This Web portal is a collaborative project of the Library of Congress and the National Endowment for the Humanities, National Gallery of Art, National Park Service, Smithsonian Institution, United States Holocaust Memorial Museum and U.S. National Archives and Records Administration.
NCAI was established in 1944 in response to the termination and assimilation policies the US government forced upon tribal governments in contradiction of their treaty rights and status as sovereign nations. To this day, protecting these inherent and legal rights remains the primary focus of NCAI.
We are celebrating Native American and Alaska Native Heritage Month by devoting more time to listening to the many creative people of Native American and Alaska Native heritage who carry on Indigenous traditions in a modern world. Each day in November, we are highlighting an individual or group who are telling their cultural stories via myriad different ways, from fashion to film to cuisine. Join us as we explore an Indigenous story each day this month.
A diverse and multifaceted cultural and educational enterprise, the National Museum of the American Indian (NMAI) is an active and visible component of the Smithsonian Institution, the world's largest museum complex. The NMAI cares for one of the world's most expansive collections of Native artifacts, including objects, photographs, archives, and media covering the entire Western Hemisphere, from the Arctic Circle to Tierra del Fuego.
Michigan is home to a total of 12 federally-acknowledged Indian tribes that enjoy a special status under federal law and treaties. Federally-acknowledged tribes are not merely organizations of citizens who happen to be of Native American descent. Rather, they are sovereign governments that exercise direct jurisdiction over their members and territory and, under some circumstances, over other citizens as well. Tribal governments provide a wide array of governmental services to their members including lawmaking, tribal police and court systems, health, and education services, and many more.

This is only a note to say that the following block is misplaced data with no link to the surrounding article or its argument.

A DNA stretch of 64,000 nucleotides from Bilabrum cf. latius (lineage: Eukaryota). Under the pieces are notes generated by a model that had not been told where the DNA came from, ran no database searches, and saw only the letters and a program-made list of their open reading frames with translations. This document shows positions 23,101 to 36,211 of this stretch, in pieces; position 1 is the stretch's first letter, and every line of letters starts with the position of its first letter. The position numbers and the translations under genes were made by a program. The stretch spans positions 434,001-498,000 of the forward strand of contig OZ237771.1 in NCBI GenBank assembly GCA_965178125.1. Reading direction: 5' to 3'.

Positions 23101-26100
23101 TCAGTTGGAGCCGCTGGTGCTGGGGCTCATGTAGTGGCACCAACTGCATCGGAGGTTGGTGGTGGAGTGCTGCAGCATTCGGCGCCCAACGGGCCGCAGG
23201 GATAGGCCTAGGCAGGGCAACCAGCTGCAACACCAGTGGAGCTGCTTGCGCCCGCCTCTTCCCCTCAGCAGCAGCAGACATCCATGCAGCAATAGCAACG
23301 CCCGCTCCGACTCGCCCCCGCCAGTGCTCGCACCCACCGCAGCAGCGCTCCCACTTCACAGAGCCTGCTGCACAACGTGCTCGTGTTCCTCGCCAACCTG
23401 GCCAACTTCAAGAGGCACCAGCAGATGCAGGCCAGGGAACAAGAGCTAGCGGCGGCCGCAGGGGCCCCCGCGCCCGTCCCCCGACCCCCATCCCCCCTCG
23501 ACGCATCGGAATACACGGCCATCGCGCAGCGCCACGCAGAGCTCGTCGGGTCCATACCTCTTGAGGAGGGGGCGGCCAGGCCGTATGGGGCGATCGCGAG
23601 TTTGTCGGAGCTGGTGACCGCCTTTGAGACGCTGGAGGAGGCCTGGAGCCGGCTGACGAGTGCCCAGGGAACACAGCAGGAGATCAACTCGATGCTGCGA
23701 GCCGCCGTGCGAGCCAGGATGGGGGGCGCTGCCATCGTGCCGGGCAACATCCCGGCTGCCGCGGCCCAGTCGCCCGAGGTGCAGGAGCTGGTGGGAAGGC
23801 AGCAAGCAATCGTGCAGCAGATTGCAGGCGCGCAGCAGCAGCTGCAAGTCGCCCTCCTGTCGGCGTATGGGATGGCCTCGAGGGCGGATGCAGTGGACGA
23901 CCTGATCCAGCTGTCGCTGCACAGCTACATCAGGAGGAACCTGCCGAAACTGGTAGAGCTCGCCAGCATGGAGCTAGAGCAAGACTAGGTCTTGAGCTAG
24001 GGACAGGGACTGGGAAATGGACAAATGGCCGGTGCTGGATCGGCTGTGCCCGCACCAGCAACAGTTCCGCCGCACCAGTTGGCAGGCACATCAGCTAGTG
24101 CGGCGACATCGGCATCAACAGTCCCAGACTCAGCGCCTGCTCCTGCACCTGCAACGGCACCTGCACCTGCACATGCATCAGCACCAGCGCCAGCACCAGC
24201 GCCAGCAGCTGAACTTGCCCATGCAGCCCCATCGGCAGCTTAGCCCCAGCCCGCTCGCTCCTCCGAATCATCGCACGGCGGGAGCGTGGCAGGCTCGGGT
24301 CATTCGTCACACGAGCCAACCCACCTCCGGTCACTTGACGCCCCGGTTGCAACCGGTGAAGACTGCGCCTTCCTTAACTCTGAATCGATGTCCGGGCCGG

Resources from the National Park Service. Explore the stories in honor of Native American Heritage Month, but also find resources to learn about Indigenous history and heritage in national parks year-round.
EDSITEment is a partnership between the National Endowment for the Humanities and the National Trust for the Humanities. This Teacher's Guide will introduce you to the cultures and explore the histories of some groups within the over 5 million people who identify as American Indian in the United States, with resources designed for integration across humanities curricula and classrooms throughout the school year.
Featuring Native American art and culture, this award-winning quarterly magazine engages its readers with diverse articles about the fascinating and often overlooked histories of American Indian nations and the contemporary challenges facing Native peoples across the Western Hemisphere.
Search any of these library databases for books, articles and other resources to learn more about indigenous peoples.
The Clarke Library has the most complete collection in the state regarding Michigan's first people. Within the Clarke a wealth of secondary studies are complimented by the work of Native American authors as well as very complete sets of microfilmed records from the federal government. There is also an extensive body of material created by religious missionaries and a large number of volumes printed in Ojibway.
Among the billions of historical records housed at the National Archives throughout the country, researchers can find information relating to American Indians from as early as 1774 through the mid 1990s. The National Archives preserves and makes available the documents created by Federal agencies in the course of their daily business.
The Indigenous Digital Archive is here to help you explore the history of US goverment Indian boarding schools in the 19th and 20th centuries. Explore, annotate and learn from over 500,000 archival documents about Santa Fe Indian School and others, all kinds of boarding school records, yearbooks, and letters.
Freely accessible, scholarly digital edition of handwritten documents by and about Samson Occom (1723-1792) housed in Dartmouth College. Occom was a Mohegan Indian, Presbyterian minister and missionary, intertribal leader, public intellectual, and important Indian writer.
DPLA connects people to the riches held within America’s libraries, archives, museums, and other cultural heritage institutions. All of the materials found through DPLA—photographs, books, maps, news footage, oral histories, personal letters, museum objects, artwork, government documents, and so much more—are free and immediately available in digital format. The cultural institutions participating in DPLA represent the richness and diversity of America itself, from the smallest local history museum to our nation’s largest cultural institutions.